Monday, September 29, 2014

Digitally Empowered Consumers and Online Retail

In an increasingly digitized retail marketplace, consumers have access to much more information, and supply chains have to act in accordance with consumer expectations to stay ahead of competitors.  The growth of the internet has spawned a large online marketplace for consumers to quickly and directly order products.  Online retailers are growing in number of outlets and products sold, and their business operations have to be able to support these orders.  The supply chains have to support the retailers in such a way that they can deliver large volumes of products within a short time frame.

The age of the internet in online retail has also given consumers more of an easy opportunity to compare prices and shop around between different retailers.  They are easily able to research a product, find price and shipping delivery and cost variations, and choose their vendor according to what best fits their immediate needs.  Never before has a price-sensitive consumer been able to so easily choose between different sources of products.

Price sensitive consumers should be a huge focus of online retailers.  People who shop online tend to do so because prices online are generally cheaper than in a physical store.  For instance, electronics are for the most part available for a lower cost through Amazon rather than a retailer like Best Buy.  Since retailers' operating margins depend heavily on selling in quantity, offering a product at a lower cost could mean the difference of thousands of dollars on a larger scale operation.  Retailers, both online and physical, need to therefore appeal to the price-sensitive consumer in order to sell the volumes needed for mass profit.  To offer products for a lower price, the cost of operations, especially shipping and distribution, needs to be minimal.

Retailers can achieve this through closer proximity of distribution centers.  By keeping distribution centers closer together, shipping costs can be minimized.  The time it takes to get the products to consumers is also going to be severely shortened.  Closer distance of hubs will give consumers an incentive to use a specific retailer because they will be able to offer a lower price and a shorter time to receive their orders.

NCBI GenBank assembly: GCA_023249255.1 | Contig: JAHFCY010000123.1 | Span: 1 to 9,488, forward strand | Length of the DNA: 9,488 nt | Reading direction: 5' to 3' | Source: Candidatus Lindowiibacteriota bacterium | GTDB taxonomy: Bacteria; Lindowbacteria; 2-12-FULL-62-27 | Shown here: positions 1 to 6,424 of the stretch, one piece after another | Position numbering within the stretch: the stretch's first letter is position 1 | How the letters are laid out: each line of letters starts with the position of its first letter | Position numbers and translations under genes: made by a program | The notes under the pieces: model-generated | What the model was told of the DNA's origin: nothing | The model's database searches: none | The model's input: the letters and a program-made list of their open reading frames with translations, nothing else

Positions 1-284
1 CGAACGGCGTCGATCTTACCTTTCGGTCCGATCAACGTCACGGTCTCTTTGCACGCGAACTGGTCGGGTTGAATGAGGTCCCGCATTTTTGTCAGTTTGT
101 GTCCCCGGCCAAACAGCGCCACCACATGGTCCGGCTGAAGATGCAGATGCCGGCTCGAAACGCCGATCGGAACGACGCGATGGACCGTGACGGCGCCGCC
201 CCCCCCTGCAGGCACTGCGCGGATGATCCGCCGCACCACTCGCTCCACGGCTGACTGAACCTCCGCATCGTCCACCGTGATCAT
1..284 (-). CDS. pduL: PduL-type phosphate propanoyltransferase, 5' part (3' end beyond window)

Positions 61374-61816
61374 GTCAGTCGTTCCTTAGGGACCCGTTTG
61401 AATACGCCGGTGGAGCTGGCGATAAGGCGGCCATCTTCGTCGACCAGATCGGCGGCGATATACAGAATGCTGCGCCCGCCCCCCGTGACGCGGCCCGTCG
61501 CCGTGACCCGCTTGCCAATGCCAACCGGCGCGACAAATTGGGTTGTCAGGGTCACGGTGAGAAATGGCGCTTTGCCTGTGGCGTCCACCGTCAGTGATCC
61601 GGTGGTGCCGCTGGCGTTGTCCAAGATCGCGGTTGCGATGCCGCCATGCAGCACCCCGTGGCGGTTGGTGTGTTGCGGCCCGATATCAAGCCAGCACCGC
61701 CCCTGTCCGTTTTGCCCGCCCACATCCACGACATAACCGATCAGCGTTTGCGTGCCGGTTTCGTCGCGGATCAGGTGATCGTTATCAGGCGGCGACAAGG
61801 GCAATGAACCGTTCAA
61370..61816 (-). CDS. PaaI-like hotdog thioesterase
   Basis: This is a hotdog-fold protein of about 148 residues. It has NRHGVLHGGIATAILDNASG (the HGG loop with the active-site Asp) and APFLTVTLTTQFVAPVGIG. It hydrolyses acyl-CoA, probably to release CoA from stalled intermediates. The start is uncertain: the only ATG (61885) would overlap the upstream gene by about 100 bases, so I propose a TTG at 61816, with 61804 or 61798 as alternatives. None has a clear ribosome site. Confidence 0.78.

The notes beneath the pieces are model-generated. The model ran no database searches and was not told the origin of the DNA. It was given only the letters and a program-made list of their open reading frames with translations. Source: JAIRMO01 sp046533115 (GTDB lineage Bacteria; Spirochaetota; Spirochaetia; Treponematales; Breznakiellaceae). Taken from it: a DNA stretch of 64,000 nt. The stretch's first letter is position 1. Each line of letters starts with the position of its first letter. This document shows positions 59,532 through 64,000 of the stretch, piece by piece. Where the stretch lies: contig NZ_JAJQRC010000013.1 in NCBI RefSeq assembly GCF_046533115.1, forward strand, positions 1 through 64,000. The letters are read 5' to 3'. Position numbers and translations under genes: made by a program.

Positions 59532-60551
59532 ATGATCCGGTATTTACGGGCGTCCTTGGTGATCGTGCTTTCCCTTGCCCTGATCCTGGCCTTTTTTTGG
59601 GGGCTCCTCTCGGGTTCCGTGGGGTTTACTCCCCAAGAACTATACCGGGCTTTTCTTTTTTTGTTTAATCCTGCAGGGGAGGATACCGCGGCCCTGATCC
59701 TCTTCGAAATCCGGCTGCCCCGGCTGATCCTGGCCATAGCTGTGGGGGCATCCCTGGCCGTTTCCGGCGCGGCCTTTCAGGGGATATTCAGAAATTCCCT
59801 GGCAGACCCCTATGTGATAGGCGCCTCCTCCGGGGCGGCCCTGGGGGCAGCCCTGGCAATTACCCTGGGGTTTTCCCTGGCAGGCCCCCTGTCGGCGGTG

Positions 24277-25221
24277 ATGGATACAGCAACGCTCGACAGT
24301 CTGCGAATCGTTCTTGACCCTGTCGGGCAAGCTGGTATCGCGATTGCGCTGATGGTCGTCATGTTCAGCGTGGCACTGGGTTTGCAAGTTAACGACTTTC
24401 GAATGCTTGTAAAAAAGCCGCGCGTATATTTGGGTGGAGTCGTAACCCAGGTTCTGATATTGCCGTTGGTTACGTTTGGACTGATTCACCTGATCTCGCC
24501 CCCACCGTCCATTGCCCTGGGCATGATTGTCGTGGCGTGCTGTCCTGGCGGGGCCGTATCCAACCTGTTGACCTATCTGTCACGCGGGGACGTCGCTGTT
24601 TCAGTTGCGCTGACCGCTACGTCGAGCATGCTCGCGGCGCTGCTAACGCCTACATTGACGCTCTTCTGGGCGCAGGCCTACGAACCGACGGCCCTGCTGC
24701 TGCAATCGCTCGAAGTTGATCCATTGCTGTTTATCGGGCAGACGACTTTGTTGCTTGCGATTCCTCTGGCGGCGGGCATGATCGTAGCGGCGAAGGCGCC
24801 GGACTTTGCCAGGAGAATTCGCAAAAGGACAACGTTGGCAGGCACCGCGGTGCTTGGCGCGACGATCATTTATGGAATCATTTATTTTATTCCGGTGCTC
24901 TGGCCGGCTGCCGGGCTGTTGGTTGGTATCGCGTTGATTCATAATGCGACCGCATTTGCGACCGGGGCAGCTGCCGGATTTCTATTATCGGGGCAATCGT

Online ordering for consumers also enables them access to customization.  For instance, when ordering a new Dell computer, customization options are given on a widespread scale, to a point where very few customized systems are alike.  This forces the retailer to keep very good stock of inventory.  Just as consumers are becoming more technology-based, so too are retailers.  They have to have the capability of keeping stock of inventory, tracking orders, and making sure customized orders are being put together as specified by the customer.  Retailers are upgrading their computer systems to optimize locations and inventory parts, track customized orders, and make sure that the final product meets consumer expectations.  Supply chain computer systems have never made it easier for suppliers to track customer orders and give consumers their products in a short amount of time.

Questions for further consideration:

How do consumer expectations influence what retailers they choose?
What role does social media play in perceptions of consumer retailer choices?
How does a "price-matching" strategy for physical stores affect supply and demand in their supply chains?
What is the best way for a supply chain to plan for growth?
Should consumers have transparency for inventory management systems?

Works consulted:

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